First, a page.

Revisiting individual experiences and social practices – a tool for senior learners
Hany Hachem is doctoral student within the strategic initiative Successful ageing and the EU-funded research programme Newbreed at Örebro University.
From gender to the chance at getting an education. From motherhood to pension. Using their own experiences as a starting point, a group of 11 older people – participating in a senior university study group – began to discuss important societal challenges.
“This way of teaching, resulting in both personal development and the questioning of social practices, may well be appropriate for older adult education,” says Hany Hachem, doctoral student at Örebro University.
Read the scientific article: Zooming in on Life Politics: Identity and Reflexivity in a University for the Third Age
Hany Hachem is also a co-author of the article Embracing a culture of lifelong learning: older adult learning and active ageing: bridging self-actualization and emancipation which is part of the UNESCO collection of scientific articles with interdisciplinary perspectives on lifelong learning.
In a recently published study, Hany Hachem, doctoral student within the strategic initiative Successful ageing at Örebro University, has examined the success of a specific teaching approach among older people. The method takes off from the concept of ’life politics’, that is, a politics of daily life choices that are essential to self-actualisation, but also linked to global developments.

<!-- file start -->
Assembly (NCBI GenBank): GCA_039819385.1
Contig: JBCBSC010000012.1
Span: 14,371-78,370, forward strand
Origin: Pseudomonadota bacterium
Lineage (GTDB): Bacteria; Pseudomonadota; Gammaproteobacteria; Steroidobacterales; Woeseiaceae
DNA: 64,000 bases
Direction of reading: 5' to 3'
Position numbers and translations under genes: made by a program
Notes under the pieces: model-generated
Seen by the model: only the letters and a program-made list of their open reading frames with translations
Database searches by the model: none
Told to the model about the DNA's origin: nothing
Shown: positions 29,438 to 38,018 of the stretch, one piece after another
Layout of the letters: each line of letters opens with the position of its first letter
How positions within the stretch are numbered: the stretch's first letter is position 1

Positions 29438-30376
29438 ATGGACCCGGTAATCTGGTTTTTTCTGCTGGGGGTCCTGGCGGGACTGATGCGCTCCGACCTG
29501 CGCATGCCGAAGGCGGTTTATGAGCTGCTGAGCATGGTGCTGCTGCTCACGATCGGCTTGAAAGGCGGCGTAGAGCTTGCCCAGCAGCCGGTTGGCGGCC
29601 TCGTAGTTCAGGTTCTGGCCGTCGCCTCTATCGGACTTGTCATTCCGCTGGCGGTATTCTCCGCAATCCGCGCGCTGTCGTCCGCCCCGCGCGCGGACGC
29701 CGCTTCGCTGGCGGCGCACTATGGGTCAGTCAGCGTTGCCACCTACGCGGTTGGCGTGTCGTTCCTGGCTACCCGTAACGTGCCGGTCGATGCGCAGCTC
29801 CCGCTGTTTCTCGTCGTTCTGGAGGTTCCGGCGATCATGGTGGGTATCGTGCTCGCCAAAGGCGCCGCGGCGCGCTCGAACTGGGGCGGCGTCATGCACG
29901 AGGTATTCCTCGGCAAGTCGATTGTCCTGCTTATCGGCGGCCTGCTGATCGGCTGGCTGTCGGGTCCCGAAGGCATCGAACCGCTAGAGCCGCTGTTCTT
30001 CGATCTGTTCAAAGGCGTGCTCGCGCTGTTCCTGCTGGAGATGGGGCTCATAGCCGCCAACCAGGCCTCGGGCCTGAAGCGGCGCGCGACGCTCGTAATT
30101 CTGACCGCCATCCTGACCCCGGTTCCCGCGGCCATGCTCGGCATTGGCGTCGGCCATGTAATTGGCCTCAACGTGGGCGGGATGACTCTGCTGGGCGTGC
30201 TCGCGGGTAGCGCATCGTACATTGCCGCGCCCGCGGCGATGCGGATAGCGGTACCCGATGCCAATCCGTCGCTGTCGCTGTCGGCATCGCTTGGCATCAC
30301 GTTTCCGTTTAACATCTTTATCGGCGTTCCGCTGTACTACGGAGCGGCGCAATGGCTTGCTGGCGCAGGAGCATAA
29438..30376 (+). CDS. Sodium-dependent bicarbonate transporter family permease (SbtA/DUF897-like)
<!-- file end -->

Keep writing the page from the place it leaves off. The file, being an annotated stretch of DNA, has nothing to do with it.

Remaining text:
“The method we used proved to be working well in practice. The participants showed signs of self-actualisation and empowerment,” says Hany Hachem.
Over six sessions, he led a study group with eleven participants at a senior university. Among other things, the participants were asked to discuss identity from different perspectives and to write about their own identity.
“One participant, for example, began to share what it was like being a woman in the 60s, which led to the discussion about the situation of women in society. Another discussion revolved around paid and unpaid work and how that in turn affects how we view pensions. This transition from the individual to society at large was a natural progression and it is the essence of this method,” explains Hany Hachem.
Role of the knowledge facilitator
At present, the research field on older people and learning is dominated by two main learning philosophies: the humanistic and the critical. Within the humanistic school, learning equals happiness. On the other hand, researchers within the critical school claim that in order for learning to be meaningful, it should lead to social change. In his study, Hany Hachem wanted to bring aspects of both schools into the classroom with senior students.
“This type of study needs to be replicated many times in order to establish how well this teaching approach works in different countries and among older people from different socioeconomic groups.”
The teacher’s role in the study group also changes when you combine the two teaching philosophies. Hany Hachem explains that the teacher’s role rather become that of a dedicated knowledge facilitator, guiding the participants in the discussions by sparking meaningful discussions which set the ground for self and social questioning.
“The difference is that in my role as a knowledge facilitator, I don’t tell the older people in the group what they need to know. My role is to help them learn what they want to learn,” he says.
Text and photo: Jasenka Dobric
Translation: Charlotta Hambre-Knight